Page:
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Re: Proposal for a Permissions API

From: Kis, Zoltan <zoltan.kis@intel.com>
Date: Thu, 4 Sep 2014 22:05:00 +0300
Message-ID: <CANrNqUfGCvHt6-z7xxJEtdCxNjyOjDsEHfNfsVcsU3tQqnGFkA@mail.gmail.com>
To: "Edward O'Connor" <eoconnor@apple.com>
Cc: public-webapps@w3.org
Hello,

On Thu, Sep 4, 2014 at 8:23 PM, Edward O'Connor <eoconnor@apple.com> wrote:
> Mounir wrote:
>
>> Permissions API would be a single entry point for a web page to check
>> if using API /foo/ would prompt, succeed or fail.
>
> It would be a mistake to add such an API to the platform. A unified API
> for explicit permissioning is an attractive nuisance which future spec
> authors will be drawn to.
>
> We should be avoiding adding features to the platform that have to
> resort to explicit permissioning. Instead of adding features which
> require prompting for permission, we should be designing features—like
> drag & drop or <input type=file>—that don't require prompting for
> permission at all.
>
> I don't think much has changed since this last came up, in the context
> of Notifications:
>
> http://lists.w3.org/Archives/Public/public-web-notification/2012Mar/0029.html
>

This makes sense when applicable, but I think the number of uses cases
where permissions can be inferred from user actions is rather small.

Although I agree that too many prompts (and prompts in general) are
annoying, the proposals in the referred minutes [1] actually address
that annoyance by allowing apps to skip them, if they are playing
along some rules. For both developers and users this gives enough
incentive to be taken seriously.

I like the idea presented in Mounir's doc about separating permission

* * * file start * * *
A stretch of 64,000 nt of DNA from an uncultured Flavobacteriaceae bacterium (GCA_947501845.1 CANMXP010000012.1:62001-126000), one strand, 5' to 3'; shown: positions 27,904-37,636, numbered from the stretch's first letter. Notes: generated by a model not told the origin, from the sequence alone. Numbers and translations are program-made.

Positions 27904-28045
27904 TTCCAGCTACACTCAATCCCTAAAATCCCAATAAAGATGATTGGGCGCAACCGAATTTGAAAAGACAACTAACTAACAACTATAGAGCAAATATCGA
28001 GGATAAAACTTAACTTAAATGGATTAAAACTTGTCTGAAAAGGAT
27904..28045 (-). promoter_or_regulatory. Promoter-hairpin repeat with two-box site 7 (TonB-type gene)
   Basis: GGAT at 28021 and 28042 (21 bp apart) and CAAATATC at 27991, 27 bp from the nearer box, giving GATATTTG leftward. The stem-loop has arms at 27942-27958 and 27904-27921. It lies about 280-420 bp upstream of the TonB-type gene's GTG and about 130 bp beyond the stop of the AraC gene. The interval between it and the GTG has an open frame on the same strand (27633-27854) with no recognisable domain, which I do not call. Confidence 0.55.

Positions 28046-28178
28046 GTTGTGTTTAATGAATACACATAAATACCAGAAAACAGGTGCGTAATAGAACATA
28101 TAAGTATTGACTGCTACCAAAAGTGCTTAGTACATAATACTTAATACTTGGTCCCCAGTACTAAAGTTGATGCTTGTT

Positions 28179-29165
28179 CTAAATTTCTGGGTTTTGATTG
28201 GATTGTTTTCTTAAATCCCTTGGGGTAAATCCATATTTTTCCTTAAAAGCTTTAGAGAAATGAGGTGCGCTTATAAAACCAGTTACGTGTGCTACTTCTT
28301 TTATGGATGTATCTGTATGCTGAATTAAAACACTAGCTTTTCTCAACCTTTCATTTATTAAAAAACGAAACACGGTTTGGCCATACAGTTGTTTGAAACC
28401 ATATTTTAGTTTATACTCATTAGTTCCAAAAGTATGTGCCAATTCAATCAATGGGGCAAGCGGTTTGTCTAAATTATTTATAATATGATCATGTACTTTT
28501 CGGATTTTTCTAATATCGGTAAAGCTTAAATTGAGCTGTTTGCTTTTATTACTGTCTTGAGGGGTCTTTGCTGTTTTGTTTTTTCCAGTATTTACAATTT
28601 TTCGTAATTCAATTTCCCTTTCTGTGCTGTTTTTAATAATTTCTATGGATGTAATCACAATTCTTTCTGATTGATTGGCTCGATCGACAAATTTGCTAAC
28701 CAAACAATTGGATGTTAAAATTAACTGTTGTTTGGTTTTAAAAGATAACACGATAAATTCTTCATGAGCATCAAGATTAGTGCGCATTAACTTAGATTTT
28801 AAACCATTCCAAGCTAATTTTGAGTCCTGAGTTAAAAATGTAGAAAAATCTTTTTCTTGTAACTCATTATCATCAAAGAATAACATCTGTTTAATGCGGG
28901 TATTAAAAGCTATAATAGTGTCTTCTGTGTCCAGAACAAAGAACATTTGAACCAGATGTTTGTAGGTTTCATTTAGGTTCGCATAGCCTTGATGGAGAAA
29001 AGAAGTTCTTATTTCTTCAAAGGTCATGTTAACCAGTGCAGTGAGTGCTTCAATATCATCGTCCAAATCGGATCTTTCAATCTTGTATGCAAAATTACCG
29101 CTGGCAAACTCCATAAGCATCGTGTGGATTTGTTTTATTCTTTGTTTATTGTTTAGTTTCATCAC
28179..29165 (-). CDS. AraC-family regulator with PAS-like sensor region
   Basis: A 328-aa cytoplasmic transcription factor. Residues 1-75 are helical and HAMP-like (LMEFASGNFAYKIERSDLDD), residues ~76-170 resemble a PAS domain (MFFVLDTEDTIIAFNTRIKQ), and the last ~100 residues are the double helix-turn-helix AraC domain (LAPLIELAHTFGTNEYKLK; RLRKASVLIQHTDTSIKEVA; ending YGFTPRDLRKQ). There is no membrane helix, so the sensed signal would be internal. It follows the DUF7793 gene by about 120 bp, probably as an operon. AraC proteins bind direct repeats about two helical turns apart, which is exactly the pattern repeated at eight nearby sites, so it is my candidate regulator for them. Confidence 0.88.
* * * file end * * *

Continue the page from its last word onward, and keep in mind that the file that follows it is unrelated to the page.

semantics from the API/mechanism of handling them. Granularity of
needed permissions has always been a hard compromise to set, and would
be difficult to standardize. For instance, take your example where you
talk about separating permission grants (something I always hoped
for). When the user can deny some of the permissions, it may cause
dependency issues, which the apps could resolve either silently (in
good case), or through a user dialog - but for the latter it would
-again- need an API. Also, an API could help user decision, e.g. by
the ability to give a short description on how exactly the feature is
used (e.g. how/when the camera is used), and taking it further, if
that could be expressed in a both presentable and formalized way, then
it could be even enforced by the system. That is where the needed
granularity plays an important role. Standardizing that would be hard,
and it's not independent from the set of policies which need to be
supported.

Speaking about policies, choosing one (e.g. the "remember for a day"
or similar) policy is not universal, and there may be smarter ones in
a platform, e.g. an algorithm which chooses about prompting policy as
referred in the mentioned minutes [1]. Probably we don't need to
support an infinity of them either, but a certain set of "web"
policies could be supported. Mounir's doc addresses some of the things
needed for this, and fuels the slightly ambitious hope of
standardizing a mechanism making possible to implement multiple
policies (or no policies).
Let's see, but I wouldn't like to see it cut off this early :).

[1] https://docs.google.com/a/intel.com/document/d/1sPNHXRy7tkj0F2gdTtRHj9oFRNhQkaQy2A9t-JnSvsU/preview

Best regards,
Zoltan
Received on Thursday, 4 September 2014 19:18:14 UTC

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